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Dragons utility Kurt Mann.

Kurt Mann once played 28 consecutive games without making a handling error.

It is the kind of perfection the St George Illawarra five-eighth will be aiming to replicate in the semi-final against South Sydney on Saturday night in what is the greatest test of the 25-year-old's career.

Mann was signed by Melbourne in 2013 with the hope that he could eventually fill Gareth Widdop’s shoes. On Saturday night he will replace the injured Widdop in a showdown with the Rabbitohs.

When the utility, whose preference is to play in the halves, was in Year 12 at St Brendan’s College in Central Queensland, he was under the guidance of his First XIII mentor, Terry Hansen.

A "possession is nine-tenths of the law" type of coach, Hansen scrupulously kept count of how many times his players coughed it up. Next to Mann's name he did not write a digit for an entire season.

"Kurt played fullback for me in 2010 and he didn't drop the ball in 28 games that whole year. Whether it was collecting grubbers, taking bombs or catching dodgy passes he was 100 per cent … and he got plenty thrown at him," Hansen told NRL.com

"I loved that stat and kept records on all my players, and he had a perfect year. I've never had a player do it before and I doubt it will happen again.  It's unheard of. He just had terrific hands."

Kurt's the Mann to replace Widdop

Hansen - a schoolboy mentor for decades who coached the likes of Matt Scott, Jake Granville, Corey Oates and Dave Taylor - said the stat revealed Mann's confidence and skill, and he had another story that is legendary in Central Queensland which revealed his courage.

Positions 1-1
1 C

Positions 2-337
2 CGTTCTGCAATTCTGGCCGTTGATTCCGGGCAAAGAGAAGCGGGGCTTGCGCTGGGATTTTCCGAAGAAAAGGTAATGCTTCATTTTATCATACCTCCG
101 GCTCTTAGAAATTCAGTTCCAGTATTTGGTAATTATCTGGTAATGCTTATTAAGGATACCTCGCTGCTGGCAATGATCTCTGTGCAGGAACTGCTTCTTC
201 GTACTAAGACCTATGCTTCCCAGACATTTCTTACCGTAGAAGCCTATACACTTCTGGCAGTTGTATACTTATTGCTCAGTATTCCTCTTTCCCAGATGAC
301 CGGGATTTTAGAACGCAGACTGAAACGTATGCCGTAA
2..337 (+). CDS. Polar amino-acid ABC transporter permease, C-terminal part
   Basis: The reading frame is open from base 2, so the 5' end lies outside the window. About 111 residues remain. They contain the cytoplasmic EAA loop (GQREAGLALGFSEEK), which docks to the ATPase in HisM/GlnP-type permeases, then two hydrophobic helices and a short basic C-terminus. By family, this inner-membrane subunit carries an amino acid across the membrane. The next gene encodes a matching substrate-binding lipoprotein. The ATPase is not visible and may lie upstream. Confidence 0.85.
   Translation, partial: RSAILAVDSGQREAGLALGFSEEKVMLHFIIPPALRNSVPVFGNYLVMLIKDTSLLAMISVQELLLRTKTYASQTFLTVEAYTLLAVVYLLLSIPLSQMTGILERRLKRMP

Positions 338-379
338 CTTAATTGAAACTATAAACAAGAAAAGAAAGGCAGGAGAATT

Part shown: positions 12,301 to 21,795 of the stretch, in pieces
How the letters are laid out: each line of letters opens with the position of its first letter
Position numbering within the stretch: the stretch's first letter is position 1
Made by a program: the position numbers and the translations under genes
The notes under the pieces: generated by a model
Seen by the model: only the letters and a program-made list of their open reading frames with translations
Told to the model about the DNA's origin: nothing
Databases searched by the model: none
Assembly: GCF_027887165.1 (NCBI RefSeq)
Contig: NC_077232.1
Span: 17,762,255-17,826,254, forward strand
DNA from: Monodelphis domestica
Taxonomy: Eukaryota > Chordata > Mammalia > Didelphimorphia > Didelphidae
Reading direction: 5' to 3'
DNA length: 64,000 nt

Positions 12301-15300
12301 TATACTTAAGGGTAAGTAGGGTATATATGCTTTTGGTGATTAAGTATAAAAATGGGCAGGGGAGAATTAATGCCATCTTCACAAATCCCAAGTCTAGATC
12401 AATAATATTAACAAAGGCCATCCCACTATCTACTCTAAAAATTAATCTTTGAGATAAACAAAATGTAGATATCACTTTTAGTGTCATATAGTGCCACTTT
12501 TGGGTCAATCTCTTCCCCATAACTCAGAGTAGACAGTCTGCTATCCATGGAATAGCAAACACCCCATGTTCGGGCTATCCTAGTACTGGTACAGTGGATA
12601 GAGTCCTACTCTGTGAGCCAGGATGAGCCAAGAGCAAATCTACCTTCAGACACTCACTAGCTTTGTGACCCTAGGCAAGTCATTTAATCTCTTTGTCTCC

St Brendan's were long odds to beat Ignatius Park College in the biggest game of the year and Hansen said Mann's brave performance gave him confidence he would not shirk his work if the Rabbitohs' trio of Burgess brothers run all night at him.

"My favourite story is when he was in Year 11 and we were playing the Confraternity Shield final in Bundaberg and he was a skinny little centre," Hansen grinned.

"He got splattered by this big Polynesian kid. It put his nose all over his face and blood was squirting everywhere, so my trainer went out, waved his arms and said 'he's done'. Kurt said 'I'm not going off' and I knew there and then I had a real footy player.

"We stuffed his nose with turmeric powder to stop the bleeding, taped him up and he absolutely starred for us, so there is no doubting his courage.

"The Burgess brothers can run at him as much as they like and I know one thing; Kurt won't shirk it. He’ll have a go."

Saturday night will be the fourth time this year St Brendan's College has had two of its former students lining up in the halves together in an NRL game with Ben Hunt also a former league star at the school.

Rabbitohs v Dragons - Semi-Final

"They are both kids from the bush, both have worked hard to get where they are," Hansen said.

Clint Zammit, now the recruitment boss at the Cowboys, was Mann's manager when he signed with Melbourne from the Knights at the end of 2012.

"If he gets time there I am sure Kurt can develop into a handy half," Zammit said.

"I knew he would develop as a player and a person at the Storm and there was a pathway for a young half/five-eighth. He got out of his comfort zone and grew up.

"I knew if he got through Melbourne he could get through anything and now now he's such a valuable player to St George Illawarra because he can play anywhere in the back-line."

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National Rugby League respects and honours the Traditional Custodians of the land and pay our respects to their Elders past, present and future. We acknowledge the stories, traditions and living cultures of Aboriginal and Torres Strait Islander peoples on the lands we meet, gather and play on.

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